The secrets of the Executive Search industry – exposed! – by Terry the barber.

I had my hair cut today, by Terry, who has been the owner of Raffles in Burton on Trent for at least 30 years – possibly much longer.  I’d send you to his website, but he doesn’t have one.  His marketing budget is zero pounds per year.

Normally I go for a trim every 3 or 4 weeks, but Terry hadn’t seen me for much longer than that.  His expert eye could detect that my hair length hadn’t increased by 2 months’ worth of growth since our last encounter, and his expert brain made the logical deduction that I’d seen a rival stylist at some interim point.

He was right, of course, and I hung my head in shame as I confessed to paying a visit to the posh hair salon over the road.  Then, realising that hanging your head in shame isn’t helpful to a hairdresser, I sat up straight again and prepared myself for a telling off.

But I didn’t get one.  Terry didn’t mind at all!  He’s used to his customers going AWOL for a while for one reason or another, and then returning with their tails between their legs after some time has gone by – or not.  According to him, the five main reasons he loses clients are:

  • moving house;
  • going bald;
  • getting a girlfriend who is a hairdresser;
  • death;
  • wanting to go ‘upmarket’.

This last one applied to me.  I had been to the more expensive hair salon over the road, to see if I would receive a better haircut.

But did I?

As I sat there in Terry’s ancient but supremely comfortable barber’s chair, I did a silent comparison of the two hairdressers that were vying unconsciously for my future custom.  Here is my score chart:

Terry Posh salon
hair wash 0 8
refreshments 4 8
chat 9 6
rude jokes 9 0
décor 2 8
newness of magazines 5 9
efficiency 9 4
cost 9 4
quality of haircut 90 90
137 137


Terry doesn’t offer to wash your hair, although he does have a sink.  There is a permanent supply of Werther’s Originals but no fresh coffee.  He charges £8.50 for a 20-minute haircut, against £18.50 for 45 minutes.

Perhaps the most important note is that all the scores are out of ten, except the final one, which is out of 100.  This is because the quality of the cut is the most important metric by an overwhelming margin.

The only reason I go to get my hair cut is because my hair is too long!  It’s not because I want to read the latest magazines, or drink coffee, or hear rude jokes.  These things are all incidental bonuses.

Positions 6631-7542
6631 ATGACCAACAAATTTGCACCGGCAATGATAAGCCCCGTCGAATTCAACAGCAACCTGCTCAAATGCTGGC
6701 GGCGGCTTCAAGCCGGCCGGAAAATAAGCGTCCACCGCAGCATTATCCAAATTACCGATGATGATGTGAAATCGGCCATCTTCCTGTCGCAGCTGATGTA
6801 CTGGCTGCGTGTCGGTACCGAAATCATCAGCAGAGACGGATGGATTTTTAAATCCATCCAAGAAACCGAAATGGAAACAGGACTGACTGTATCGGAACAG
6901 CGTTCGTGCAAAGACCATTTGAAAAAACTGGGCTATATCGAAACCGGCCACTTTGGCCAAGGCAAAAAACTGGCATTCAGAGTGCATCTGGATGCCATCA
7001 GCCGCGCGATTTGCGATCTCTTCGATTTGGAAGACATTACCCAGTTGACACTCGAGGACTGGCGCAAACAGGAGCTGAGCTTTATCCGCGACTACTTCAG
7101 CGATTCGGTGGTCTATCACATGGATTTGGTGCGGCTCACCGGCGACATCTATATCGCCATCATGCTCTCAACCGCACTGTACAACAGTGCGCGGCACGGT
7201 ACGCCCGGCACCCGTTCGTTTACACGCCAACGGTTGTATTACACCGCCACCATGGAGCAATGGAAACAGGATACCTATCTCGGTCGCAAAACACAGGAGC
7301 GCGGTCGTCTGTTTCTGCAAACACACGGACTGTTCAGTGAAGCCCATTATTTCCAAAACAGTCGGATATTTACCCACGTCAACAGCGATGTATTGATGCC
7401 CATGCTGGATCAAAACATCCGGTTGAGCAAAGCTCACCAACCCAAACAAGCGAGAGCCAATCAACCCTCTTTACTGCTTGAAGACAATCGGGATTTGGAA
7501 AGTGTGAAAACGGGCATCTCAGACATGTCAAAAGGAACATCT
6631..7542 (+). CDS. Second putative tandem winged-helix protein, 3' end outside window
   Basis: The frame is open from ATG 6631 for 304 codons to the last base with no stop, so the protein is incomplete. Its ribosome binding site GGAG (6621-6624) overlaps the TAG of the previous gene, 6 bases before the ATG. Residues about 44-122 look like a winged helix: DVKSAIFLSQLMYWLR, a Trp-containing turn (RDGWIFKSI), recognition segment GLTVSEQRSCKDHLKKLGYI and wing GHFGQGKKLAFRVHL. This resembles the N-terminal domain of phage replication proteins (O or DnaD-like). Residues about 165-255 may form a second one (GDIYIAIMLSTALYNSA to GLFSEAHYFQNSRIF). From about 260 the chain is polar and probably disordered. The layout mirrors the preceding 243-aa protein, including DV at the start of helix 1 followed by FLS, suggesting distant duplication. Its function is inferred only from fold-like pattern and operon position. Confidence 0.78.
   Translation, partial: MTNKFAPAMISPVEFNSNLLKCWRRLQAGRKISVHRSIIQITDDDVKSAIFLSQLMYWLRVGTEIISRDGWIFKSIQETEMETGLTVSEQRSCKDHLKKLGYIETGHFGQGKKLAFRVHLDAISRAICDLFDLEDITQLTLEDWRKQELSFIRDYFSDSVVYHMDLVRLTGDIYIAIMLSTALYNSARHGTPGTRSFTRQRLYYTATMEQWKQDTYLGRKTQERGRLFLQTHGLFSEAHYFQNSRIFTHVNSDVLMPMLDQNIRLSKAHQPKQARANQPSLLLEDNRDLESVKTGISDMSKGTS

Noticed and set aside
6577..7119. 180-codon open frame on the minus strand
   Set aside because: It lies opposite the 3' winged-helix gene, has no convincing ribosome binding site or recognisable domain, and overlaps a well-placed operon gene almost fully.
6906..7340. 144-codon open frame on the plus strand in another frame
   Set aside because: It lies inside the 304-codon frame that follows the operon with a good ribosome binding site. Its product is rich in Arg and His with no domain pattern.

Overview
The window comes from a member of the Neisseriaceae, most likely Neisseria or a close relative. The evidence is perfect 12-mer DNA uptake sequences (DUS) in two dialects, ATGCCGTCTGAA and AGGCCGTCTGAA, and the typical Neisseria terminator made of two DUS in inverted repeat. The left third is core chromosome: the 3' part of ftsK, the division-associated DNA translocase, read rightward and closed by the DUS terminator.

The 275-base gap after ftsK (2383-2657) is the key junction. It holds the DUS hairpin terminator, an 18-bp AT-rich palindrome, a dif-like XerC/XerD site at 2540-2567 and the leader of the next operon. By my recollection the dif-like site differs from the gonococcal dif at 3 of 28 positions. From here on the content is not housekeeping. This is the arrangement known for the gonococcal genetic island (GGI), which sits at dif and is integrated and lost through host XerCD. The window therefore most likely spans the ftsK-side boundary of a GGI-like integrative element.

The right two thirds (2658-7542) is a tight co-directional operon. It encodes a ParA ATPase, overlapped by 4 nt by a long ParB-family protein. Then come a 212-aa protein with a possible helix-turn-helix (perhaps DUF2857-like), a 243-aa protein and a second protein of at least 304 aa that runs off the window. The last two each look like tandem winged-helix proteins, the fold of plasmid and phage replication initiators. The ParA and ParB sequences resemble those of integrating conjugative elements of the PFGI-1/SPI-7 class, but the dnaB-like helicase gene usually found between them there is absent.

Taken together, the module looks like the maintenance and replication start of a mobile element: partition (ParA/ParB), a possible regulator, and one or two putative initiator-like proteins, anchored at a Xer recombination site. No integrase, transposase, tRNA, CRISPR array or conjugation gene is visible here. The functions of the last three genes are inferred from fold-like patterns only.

In the end, the final result (the haircut) is all that matters.

‘Executive’ Recruitment

In the same way – when recruiting a senior employee, you could pay (typically) 33% of the successful candidate’s remuneration to one of the big-name ‘Executive Search’ firms, or you could pay (typically) 20% to a good-quality ‘normal’ recruitment agency (e.g. Blues Point), with a conclusion that might be exactly the same.

In other words, you find the right person for your business.

But unlike a haircut, which is the result of the hairdresser’s skill, the end result of a high-level recruitment project is not the direct result of the recruiter’s skill.  It’s a human being.

It’s actually quite probable that it would have been exactly the same human being no matter which agency you used!  The key is being able to assemble a shortlist of qualified, credible candidates, and knowing how to narrow that shortlist down to one.  In essence, it’s a simple job.

Why pay more?

So where does the extra 13% go?

I’ll tell you where it goes!  On fresh coffee, on prestigious offices, on marketing, and on vanity.  Yes, there is a premium charged for vanity.  The perception is that if you pay more, then you are getting a better service, but – as Terry has proved – a successful end result is the only thing that actually matters, and the ‘service’ is almost irrelevant, as long as it leads to this.

A good recruitment agency needs solid foundations in place, of course: an extensive network of contacts, access to the right databases, professional staff, a nailed-down process, and a choice of technical and psychometric assessments.  But beyond this, the rest is vanity.

Coffee cup


As I waved goodbye to Terry and waded through the carpet of that day’s hair clippings on my way out of the door, I reflected on all of this.  Did I enjoy my experience enough at the posh salon to spend £18.50 plus tip every 3 weeks, or would my £8.50 haircut do?

No contest.  I don’t drink coffee anyway!

If you’d like to have an ‘executive search’ experience with all the fundamentals firmly in place but without the vanity, then give us a call on 01283 530923.